To become a better runner, you need to have a plan to improve. Many athletes run with a group or running friends. They just put on their shoes and head out the door without any real idea of how the workout at hand will help them in the short and long-term.

Create a plan for your improvement and have set benchmarks to check-in on your fitness. These check-ins will then act as a catalyst to change your training stimulus. Work in 3-4 week phases before you check in.

This is where a good coach can be helpful. See more information on my website.

Training Phase Example

Weeks 1-4: Base – easy miles, progression runs, building volume, learning pace.

Weeks 5-8: Speed Endurance – interval-based workouts, increased intensity, building volume, improving sustained pace.

Weeks: 9-12 – Race Planning – race-specific workouts, running on race terrain, simulating race factors, creating a race plan.

The progression of each of these phases is what creates the long-term fitness growth you’re trying to achieve.

I know it is more fun to swing on monkey bars, and your social media post look better when you are carrying a log, but to improve your running fitness you have to run. Sorry for the tough love, but not really. You need to know the truth and start putting in the work.

Base Strength and Power Production

For every obstacle that your encounter during a race there is a requisite amount of strength, mobility, and coordination that is needed to complete the obstacle.

But many OCR athletes try to run before they can crawl. They spend a lot of time trying to improve their ability to complete the obstacle. Instead, they should be building the pieces that make it easier for them to improve.

For example, if you consistently fail the rig or monkey bars, it’s likely that you don’t have the upper body or grip strength to make it happen. Instead of spending your time attempting and failing the rig, you should devise a plan to improve the required grip and upper body strength. This is another place where coaching can be helpful.

You need to build a foundation before you start to build the house. In this case, the house is completing the obstacles, and your foundation needs to be your strength.

The answer is not in a new technique or a pair of gloves that you bought on spartan.com.

It is getting your butt to the gym and getting the work done.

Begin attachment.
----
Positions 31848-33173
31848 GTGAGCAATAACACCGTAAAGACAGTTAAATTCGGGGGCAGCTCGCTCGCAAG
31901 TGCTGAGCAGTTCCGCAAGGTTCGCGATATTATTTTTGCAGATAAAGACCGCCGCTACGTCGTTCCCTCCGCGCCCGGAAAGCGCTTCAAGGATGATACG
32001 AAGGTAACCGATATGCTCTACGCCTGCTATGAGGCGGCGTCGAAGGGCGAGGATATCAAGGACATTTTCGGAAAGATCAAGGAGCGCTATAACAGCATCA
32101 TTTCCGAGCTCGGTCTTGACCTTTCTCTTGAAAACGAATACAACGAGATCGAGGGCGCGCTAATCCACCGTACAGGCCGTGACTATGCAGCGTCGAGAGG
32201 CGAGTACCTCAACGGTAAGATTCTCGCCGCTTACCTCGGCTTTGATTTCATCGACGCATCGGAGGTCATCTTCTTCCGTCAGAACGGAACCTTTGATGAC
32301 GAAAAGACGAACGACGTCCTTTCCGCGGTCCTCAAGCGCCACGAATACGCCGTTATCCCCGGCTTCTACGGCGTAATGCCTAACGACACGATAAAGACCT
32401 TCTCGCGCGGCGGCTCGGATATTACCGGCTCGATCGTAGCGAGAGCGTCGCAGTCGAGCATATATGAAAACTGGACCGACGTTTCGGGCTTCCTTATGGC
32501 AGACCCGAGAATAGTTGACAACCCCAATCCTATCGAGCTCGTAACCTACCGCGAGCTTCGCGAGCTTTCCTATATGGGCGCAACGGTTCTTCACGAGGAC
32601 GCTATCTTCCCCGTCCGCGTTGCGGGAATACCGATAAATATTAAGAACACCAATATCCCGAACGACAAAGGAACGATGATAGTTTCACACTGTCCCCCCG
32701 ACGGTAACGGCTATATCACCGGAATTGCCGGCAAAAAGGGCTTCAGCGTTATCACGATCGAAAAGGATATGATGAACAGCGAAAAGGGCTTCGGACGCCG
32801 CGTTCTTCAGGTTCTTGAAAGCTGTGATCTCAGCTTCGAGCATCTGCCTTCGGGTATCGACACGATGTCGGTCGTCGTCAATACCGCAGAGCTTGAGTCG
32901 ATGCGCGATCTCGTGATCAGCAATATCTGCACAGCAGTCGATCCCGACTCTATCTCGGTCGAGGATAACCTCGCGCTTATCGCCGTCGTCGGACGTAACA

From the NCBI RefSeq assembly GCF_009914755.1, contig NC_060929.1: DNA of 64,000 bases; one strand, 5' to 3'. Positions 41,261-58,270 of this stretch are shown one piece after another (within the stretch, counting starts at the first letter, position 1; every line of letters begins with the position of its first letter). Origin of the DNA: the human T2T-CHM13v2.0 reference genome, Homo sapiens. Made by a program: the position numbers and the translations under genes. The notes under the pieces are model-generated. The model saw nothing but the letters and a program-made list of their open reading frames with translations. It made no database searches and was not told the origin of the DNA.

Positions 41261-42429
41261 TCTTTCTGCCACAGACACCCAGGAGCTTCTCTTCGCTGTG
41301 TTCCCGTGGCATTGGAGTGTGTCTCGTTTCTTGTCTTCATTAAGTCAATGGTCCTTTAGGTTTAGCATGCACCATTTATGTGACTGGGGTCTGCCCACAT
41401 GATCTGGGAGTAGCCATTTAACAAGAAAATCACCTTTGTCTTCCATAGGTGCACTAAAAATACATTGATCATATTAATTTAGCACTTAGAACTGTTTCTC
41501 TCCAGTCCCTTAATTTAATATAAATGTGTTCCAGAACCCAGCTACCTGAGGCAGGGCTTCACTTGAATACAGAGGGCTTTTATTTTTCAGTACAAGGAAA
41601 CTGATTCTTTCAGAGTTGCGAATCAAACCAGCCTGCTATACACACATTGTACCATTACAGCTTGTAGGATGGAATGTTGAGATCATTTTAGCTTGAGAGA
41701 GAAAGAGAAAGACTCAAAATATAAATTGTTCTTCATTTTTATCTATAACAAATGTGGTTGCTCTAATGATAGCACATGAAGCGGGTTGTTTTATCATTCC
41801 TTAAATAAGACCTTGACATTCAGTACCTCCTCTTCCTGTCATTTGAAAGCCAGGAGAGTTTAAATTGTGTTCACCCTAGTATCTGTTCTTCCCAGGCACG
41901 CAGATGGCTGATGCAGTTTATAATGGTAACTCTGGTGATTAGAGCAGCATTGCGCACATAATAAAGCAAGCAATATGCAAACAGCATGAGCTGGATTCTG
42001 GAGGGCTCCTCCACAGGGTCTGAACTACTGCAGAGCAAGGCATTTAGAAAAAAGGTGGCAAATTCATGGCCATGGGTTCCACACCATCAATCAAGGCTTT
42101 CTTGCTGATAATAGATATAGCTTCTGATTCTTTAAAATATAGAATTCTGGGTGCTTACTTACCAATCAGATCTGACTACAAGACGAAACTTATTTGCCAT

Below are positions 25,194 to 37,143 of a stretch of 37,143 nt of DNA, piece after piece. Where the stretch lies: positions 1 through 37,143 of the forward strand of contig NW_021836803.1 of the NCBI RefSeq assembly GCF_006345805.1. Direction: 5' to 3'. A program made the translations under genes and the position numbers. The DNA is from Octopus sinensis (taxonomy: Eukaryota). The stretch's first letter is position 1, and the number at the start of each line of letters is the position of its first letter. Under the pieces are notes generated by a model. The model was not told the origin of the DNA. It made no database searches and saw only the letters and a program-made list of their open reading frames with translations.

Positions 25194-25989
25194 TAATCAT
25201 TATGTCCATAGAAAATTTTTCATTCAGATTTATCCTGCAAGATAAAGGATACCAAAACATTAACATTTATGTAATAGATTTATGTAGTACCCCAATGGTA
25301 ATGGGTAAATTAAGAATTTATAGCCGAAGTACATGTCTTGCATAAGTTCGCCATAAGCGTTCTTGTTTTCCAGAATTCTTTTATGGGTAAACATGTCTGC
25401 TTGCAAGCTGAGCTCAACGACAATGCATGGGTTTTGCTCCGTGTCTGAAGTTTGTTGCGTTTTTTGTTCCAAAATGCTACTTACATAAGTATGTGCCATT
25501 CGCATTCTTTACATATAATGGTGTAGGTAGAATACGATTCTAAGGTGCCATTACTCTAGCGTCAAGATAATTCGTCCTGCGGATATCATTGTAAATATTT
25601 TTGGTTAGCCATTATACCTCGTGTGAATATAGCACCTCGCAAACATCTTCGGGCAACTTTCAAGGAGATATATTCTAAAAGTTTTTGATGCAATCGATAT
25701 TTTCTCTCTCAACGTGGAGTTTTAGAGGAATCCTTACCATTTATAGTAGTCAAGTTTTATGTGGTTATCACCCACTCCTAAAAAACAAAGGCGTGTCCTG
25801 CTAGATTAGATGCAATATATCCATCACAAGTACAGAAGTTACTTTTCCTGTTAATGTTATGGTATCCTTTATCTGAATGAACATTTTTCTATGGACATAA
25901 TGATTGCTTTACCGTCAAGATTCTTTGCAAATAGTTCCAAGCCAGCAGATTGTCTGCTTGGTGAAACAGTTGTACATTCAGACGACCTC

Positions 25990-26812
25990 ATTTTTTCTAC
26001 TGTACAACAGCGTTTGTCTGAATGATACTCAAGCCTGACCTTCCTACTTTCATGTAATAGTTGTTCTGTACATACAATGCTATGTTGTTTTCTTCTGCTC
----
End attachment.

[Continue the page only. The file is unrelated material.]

Building  Your OCR Obstacle Foundation

Success comes down to four things:

Grip

 

How many times have you been literally left hanging at an obstacle because your grip is toast? Poor grip strength can leave you vulnerable during the race and will cost you a TON of time. Add these exercises to your workout routine independently from obstacle specific training.

Key Exercises: Dead Hang, Hand Switch, Towel Hang, Dumbbell Curls, Plate Pinch, Farmers Carry, Bouldering/Rock Climbing

Progress the exercises by adding time and reps each week. This will help your body build and adapt and will show you the progress that you’re achieving.

Grip Workout Example:

4 x Max Dead Hang – 30 sec rest

6 x 10 sec plate pinch

2 x 40 second Farmers Carry (heavy)

Pulling and Back

In every race, there is a time where you are asked to either pull yourself up and over something, or to pull an object from one point to another. Building strength in your back and lats will help you clear a wall, dominate a hoist, and complete a rig.

Key exercises: Pull-Ups, Ring Rows, Pull Up/Ring Row Hold, Rear Delt Flys, Face Pull, Band Pull Apart

Take three to four of these exercises and place them in your routine two times a week.

Pull Workout Example:

5×5 Pull-ups

3×8 Superset

Face Pull

Band Pull Apart

3x Max Pull up/Ring Row Hold

Compound Movements

Hip hinge exercises are typically your movements like the deadlift and squat. These movements will help you build the most strength and muscle of all exercises. These drills will help you with carries, heavy lifts, and power hiking/hill running

Key Exercises: Deadlift, Squats, Bent Rows, Sandbag Carry, Tire Flip

You get a great bang for your buck during these exercises, but they need to be done HEAVY!

Do one or two of these exercises twice a week. Some examples follow:

Day 1

Deadlift 5×3

Bent Row 5×5

Day 2

Back Squat 6×3

Sand Bag Carry 2 x 40 sec – HEAVY

Mobility